Back in 2008, newt was announced as one of Pixar’s new projects, slated to open in 2011. It was to be the first Pixar feature directed by longtime sound designer Gary Rydstrom (who also directed the short Lifted back in 2007), but it was canceled in May of 2010. Later, Lasseter explained that the reason why newt got canceled wasn’t particularly because of any creative issues specific to the work Rydstrom was doing, but because the concept—about the two last members of a species needing to procreate and leave behind a legacy that isn’t just extinction—was considered too similar to a 2011 Blue Sky Studios release, Rio. Now, The Good Dinosaur was in development, it is assumed based on designs visible during some promotional videos for Up, as far back as 2009, but its details weren’t announced officially until 2011. It’s likely that newt existed as more than a gleam in Rydstrom’s eye (or Lasseter’s) before 2008, even if we never knew who would’ve starred in the film as we do with The Good Dinosaur. If anything, the problems that The Good Dinosaur appears to be plagued by are far more public than anything newt dealt with. (There’s, obviously, no quantifiable way to prove it, but the number of people who are aware of newt’s troubles and cancellation are probably far fewer than those who’ve kept up with The Good Dinosaur.)
And while it’s true that The Good Dinosaur is not the first film to reach a high-level stage of production only to suffer shifts in its release and helmer, Hollywood isn’t exactly brimming with examples. (A counter to that, admittedly, is the in-production Western Jane Got A Gun, starring Natalie Portman. That film’s original director, Lynne Ramsay, left the production only days after recasting one of the film’s major male roles. That character was originally played by Michael Fassbender; since then, Jude Law, Bradley Cooper, and finally, officially, Ewan McGregor were signed on to replace him. All this aside, Jane Got a Gun is an extreme case, to say the least.) For now, The Good Dinosaur is slated to open almost exactly two years from today. But it’s only been three months since actors like John Lithgow, Judy Greer, Lucas Neff, and Bill Hader were announced as being some of the lead performers; basically, it’s been a long time since Pixar had straight, direct, simple good news about the project. Since early August, everything has gone haywire. Maybe the most intriguing information yet is that, even as the layoffs were announced late last week, The Good Dinosaur still does not have a new director, just that aforementioned brain trust who are likely trying to reconfigure the story for good.
But what if they can’t? We, of course, don’t know what problems the film had to the point that it needed to be postponed, and we may never know the full details. As much, though, as we may want to imagine that people like Lee Unkrich (one of the people who was listed as being among the brain trust) have a perfect knack for story, some nuts may be too hard to crack. One even wonders if The Good Dinosaur might end up being shelved for similarly stated reasons as those with newt. Consider that some of the very basic ideas at this film’s heart are shared by a recent animated release, The Croods. Both movies take place in generally prehistoric times, even though Pixar’s film is more about the relationship between humans and dinosaurs in an imagined alternate universe. Still, some critics pointed out that the D23 footage was “eerily reminiscent” of The Croods, which would seem to be yet another nail in its coffin. Of course, it wouldn’t be the first time that Pixar made an animated film somewhat similar, at least conceptually if not visually, to a competitor’s, but we’re a long way from A Bug’s Life and Antz.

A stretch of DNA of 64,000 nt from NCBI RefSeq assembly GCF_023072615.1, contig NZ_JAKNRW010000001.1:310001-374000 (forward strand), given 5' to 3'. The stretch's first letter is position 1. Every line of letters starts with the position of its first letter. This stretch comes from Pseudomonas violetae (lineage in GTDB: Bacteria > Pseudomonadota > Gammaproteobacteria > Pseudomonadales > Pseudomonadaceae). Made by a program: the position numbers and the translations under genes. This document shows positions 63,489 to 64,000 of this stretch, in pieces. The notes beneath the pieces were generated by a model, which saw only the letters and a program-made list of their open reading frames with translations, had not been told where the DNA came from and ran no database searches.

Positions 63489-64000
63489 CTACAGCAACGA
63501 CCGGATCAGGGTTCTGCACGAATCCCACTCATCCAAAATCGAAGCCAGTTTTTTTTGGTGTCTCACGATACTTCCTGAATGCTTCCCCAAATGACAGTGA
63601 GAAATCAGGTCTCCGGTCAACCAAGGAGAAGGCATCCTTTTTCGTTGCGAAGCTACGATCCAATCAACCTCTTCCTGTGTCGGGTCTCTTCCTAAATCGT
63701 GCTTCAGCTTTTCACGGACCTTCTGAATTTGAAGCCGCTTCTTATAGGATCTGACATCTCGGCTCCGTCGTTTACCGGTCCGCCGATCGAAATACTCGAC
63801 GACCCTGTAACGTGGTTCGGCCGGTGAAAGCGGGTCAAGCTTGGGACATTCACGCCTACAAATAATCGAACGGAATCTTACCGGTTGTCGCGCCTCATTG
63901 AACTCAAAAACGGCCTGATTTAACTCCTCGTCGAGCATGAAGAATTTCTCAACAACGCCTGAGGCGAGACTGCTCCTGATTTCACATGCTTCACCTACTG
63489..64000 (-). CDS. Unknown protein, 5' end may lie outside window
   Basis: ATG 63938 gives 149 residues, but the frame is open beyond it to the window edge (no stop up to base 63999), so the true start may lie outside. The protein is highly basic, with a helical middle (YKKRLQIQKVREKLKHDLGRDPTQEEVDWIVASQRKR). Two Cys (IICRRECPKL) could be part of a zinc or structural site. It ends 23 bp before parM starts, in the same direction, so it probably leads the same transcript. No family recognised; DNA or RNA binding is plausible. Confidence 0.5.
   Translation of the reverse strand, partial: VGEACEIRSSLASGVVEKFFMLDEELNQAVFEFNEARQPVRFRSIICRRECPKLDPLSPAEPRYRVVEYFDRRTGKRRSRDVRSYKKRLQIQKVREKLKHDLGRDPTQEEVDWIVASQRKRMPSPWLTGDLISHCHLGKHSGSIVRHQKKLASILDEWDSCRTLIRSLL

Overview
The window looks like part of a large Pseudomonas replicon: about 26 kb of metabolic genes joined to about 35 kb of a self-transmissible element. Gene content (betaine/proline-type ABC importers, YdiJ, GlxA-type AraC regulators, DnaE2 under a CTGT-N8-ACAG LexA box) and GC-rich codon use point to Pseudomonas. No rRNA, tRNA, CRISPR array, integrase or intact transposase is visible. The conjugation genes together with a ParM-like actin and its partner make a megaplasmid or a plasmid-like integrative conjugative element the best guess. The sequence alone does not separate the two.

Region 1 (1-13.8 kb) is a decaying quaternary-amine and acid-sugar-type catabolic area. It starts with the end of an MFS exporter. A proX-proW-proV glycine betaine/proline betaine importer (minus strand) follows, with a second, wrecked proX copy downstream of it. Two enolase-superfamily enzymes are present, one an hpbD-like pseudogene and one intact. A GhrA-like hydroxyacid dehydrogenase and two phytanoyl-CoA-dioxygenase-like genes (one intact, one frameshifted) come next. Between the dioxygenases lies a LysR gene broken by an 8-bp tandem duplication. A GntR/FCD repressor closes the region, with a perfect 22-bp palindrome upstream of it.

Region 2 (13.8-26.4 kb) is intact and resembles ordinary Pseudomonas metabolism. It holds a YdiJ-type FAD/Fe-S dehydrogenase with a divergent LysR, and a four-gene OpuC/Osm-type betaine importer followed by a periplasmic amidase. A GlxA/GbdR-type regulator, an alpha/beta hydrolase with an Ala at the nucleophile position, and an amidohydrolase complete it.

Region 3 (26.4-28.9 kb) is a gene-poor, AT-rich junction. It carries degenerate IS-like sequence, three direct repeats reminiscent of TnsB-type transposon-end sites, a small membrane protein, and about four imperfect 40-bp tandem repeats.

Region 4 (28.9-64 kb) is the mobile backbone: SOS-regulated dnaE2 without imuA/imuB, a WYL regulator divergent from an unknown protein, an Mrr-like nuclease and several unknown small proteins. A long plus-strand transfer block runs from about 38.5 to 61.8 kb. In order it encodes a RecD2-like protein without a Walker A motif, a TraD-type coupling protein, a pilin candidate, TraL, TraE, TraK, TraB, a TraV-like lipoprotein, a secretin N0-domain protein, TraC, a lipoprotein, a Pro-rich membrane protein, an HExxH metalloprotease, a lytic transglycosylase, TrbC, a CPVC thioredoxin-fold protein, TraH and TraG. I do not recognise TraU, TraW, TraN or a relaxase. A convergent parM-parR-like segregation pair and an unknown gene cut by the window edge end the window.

As has been the case throughout the last few months, all we can do is speculate about what this all means for the future of The Good Dinosaur, if not Pixar as a whole. Without a doubt, this column wholeheartedly supports Pixar taking its time with each of its projects; even though 2015 is now the year when we’re meant to finally get two films from the Emeryville studio, not just one, what matters most creatively is that those films are at their very best. As the elderly toy cleaner admonished Al in Toy Story 2, “You can’t rush art!” And you shouldn’t rush it, so if all these changes and shifts are simply meant to help Pixar make The Good Dinosaur the best it can be, great. As mentioned above, too, there’s nothing this writer wants more than to be wrong about speculating about the dark side to all these stories. Everyone will win if, in two years’ time, The Good Dinosaur opens to critical and commercial acclaim. For now, however, all we can look at are definitively bad stories. In 2015, we may barely remember that there were layoffs at Pixar because of its delay. But now, it’s hard not to wonder if something worse is brewing.